Beauty and the beasts: Bigots hound Miss America on her ancestry

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When Nina Davuluri was crowned Miss America on Sunday, it was a reminder of how diverse a country the United States has become. Although it has been nearly 30 years since the first African-American contestant won the title, Ms. Davuluri is the first winner of South Asian descent.

"I'm so happy this organization has embraced diversity," the 24-year-old said during her first news conference. "I'm thankful there are children watching at home who can finally relate to a new Miss America," the former Miss New York said. Meanwhile, she was being denounced on social media by those who will never accept the kind of America that an Indian Miss America represents.

Twitter became an especially toxic environment for racist sentiments about Ms. Davuluri's ethnic background. Some of the most ignorant tweets called the University of Michigan graduate a "terrorist" and parodied her as "Miss 7-11." One tweeter wanted to know why Miss America was no longer required to "be an American."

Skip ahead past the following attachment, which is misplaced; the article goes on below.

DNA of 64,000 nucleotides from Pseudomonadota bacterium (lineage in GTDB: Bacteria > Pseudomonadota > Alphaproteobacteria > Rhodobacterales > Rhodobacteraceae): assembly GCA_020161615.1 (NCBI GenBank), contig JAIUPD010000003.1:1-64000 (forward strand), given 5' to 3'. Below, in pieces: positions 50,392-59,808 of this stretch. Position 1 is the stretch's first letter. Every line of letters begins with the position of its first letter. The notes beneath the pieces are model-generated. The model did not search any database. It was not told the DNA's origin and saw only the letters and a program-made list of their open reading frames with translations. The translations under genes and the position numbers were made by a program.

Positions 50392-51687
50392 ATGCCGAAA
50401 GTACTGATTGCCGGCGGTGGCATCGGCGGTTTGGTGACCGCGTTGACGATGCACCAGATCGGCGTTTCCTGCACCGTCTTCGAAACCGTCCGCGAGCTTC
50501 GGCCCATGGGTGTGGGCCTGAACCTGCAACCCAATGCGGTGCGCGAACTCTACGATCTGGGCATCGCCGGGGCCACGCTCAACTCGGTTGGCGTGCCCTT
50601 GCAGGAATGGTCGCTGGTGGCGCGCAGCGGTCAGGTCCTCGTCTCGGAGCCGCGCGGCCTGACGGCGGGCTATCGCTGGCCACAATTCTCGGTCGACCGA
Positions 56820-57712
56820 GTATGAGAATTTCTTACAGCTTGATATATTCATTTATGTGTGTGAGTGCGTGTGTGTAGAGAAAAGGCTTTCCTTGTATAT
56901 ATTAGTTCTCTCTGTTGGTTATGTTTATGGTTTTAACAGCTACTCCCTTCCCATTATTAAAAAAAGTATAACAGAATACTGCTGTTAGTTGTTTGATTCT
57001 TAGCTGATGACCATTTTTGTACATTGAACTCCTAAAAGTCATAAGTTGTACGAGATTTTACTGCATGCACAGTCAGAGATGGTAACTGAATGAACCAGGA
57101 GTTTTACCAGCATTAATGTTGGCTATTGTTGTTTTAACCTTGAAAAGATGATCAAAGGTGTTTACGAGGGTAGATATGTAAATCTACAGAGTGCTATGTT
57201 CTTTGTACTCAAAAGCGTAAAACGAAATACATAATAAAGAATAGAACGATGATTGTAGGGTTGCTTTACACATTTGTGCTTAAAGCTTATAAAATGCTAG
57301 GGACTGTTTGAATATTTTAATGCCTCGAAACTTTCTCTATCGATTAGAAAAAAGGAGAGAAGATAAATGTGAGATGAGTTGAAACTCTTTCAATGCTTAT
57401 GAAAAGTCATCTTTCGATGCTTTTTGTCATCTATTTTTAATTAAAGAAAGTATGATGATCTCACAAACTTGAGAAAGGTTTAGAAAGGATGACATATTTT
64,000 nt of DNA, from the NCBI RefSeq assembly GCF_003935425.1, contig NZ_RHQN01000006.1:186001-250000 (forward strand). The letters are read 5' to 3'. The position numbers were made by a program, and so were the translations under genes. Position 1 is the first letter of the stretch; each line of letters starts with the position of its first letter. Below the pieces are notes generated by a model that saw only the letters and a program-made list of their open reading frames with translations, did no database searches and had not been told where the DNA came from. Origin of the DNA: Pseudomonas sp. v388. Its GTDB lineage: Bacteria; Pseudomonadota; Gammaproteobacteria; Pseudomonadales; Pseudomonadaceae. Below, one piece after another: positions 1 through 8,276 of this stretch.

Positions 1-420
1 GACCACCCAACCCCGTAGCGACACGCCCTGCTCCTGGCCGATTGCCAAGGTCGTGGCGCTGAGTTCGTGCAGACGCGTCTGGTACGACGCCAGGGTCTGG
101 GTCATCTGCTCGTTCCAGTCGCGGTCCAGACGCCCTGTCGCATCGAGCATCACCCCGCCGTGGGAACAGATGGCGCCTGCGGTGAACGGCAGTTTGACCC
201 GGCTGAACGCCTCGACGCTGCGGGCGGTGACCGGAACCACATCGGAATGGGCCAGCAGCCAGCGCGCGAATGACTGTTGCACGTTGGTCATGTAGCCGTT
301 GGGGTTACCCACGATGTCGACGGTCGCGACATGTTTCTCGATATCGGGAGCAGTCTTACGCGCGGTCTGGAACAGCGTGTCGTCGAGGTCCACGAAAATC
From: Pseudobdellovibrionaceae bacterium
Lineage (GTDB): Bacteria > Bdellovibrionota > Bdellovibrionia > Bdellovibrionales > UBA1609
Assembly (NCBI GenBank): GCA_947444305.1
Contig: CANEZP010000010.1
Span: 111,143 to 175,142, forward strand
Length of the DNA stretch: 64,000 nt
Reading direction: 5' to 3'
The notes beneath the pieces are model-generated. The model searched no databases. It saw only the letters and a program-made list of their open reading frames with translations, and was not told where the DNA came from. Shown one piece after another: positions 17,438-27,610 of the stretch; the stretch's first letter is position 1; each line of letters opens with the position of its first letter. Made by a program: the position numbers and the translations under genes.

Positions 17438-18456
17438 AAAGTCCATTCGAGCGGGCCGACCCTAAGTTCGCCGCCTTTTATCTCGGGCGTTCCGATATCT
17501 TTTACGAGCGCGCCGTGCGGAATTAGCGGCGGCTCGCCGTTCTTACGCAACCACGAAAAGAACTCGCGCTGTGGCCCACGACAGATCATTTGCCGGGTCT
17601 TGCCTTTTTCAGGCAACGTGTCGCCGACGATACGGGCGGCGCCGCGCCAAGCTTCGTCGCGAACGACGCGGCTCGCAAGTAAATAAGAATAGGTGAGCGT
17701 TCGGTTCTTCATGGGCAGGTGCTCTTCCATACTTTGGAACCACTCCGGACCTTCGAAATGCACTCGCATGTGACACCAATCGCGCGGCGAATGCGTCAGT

To her credit, Ms. Davuluri refused to be rattled. "I have to rise above that," the Syracuse, N.Y., native told one interviewer. "I always viewed myself as first and foremost American."

If history is a guide, Ms. Davuluri won't have to deal with the burden of representation by herself for too long. America is becoming more diverse by the minute, increasing the odds that when the next Indian-American is chosen as Miss America, it won't be a big deal. That will be even a greater day.

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